The team behind the scenes

Quentin Stepp, writer

Over 2000 students and community members came to see the play Mary Poppins at KHS from April 14-16, but all they saw was the finished product. There is a group of people that work for hours every day before the plays to prepare for opening night: the crew. Greg Booth, math teacher, said a play would not be complete without every crew.

“We build, we paint, we make costumes, [and] we do the lighting,” Booth said.  “If any one of those pieces is missing, it will affect the show.”

Booth said he runs all aspects of the crew. In Mary Poppins, the crew itself was split into six groups: light board operators, sound board operators, spotlight operators, fly operators, scenery, props, costume crew and set and costume crew.

Booth said this year’s play was more challenging than usual for the crew members because they had to make Mary Poppins fly. The crew fundraised to pay Vertigo, an outside company, to set it up for them.

“We have flown people before on our equipment, but we never had to have that kind of movement so we hired a company,” Booth said.

According to Grace Banjak, freshman on crew, each part is vital to the success of the play, and no group is more important than the other.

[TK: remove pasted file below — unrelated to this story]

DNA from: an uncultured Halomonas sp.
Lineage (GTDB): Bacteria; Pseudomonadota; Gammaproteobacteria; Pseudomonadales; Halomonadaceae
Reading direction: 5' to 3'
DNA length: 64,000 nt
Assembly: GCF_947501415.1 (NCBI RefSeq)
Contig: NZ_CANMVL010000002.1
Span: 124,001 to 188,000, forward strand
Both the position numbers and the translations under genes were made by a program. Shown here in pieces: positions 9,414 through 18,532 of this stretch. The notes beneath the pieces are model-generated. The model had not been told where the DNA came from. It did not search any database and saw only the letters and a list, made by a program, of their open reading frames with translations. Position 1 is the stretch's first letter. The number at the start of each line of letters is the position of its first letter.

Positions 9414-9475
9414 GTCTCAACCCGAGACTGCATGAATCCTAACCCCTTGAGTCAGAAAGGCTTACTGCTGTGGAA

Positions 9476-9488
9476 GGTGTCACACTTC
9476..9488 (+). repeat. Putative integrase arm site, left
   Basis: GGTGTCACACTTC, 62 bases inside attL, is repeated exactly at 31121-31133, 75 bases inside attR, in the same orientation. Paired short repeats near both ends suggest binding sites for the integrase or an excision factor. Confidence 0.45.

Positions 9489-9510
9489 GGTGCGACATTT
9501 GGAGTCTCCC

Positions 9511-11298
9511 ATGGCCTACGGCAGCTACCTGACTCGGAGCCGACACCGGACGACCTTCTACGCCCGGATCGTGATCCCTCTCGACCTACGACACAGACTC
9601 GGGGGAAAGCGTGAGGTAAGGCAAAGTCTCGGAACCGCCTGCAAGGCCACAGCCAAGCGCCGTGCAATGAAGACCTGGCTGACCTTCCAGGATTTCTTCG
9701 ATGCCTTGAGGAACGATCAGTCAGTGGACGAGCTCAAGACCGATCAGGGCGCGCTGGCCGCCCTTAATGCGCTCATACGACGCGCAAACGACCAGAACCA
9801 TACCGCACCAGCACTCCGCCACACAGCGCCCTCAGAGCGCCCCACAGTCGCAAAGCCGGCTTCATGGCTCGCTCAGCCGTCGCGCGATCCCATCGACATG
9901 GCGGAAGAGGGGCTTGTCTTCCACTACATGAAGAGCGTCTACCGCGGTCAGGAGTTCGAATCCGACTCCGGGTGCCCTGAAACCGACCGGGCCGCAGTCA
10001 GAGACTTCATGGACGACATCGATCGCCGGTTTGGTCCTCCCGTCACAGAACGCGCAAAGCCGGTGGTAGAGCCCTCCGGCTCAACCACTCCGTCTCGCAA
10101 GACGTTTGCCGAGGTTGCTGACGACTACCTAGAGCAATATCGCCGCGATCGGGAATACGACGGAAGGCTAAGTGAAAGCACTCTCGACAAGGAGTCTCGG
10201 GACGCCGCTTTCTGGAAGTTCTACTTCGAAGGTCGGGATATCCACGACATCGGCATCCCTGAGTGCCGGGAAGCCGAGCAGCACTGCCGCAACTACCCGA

“It’s a lot of fun, but it’s a lot of hard work,” Kara Elbert, freshman paint crew member, said. “I think if you’re not willing to put in the work then you shouldn’t do it.”

Banjak said the people on the crew are, for the most part, a tight-knit group with lots of close bonds and friendships, and while many crew members are friends with the actors, the two groups work apart for the majority of the time.

“We mostly work separate until the last two weeks,” Booth said. “We prepare our part, they prepare their part and in the last two weeks we come together.”

Elbert said a crew is vital to the success of a play, but there is so much more than the crew than just building sets and making costumes. She said the 37 people on crew enjoy both their work and each other.

“I loved the experience and I loved the people I got to work with,” Banjak said. “There’s nothing like it.”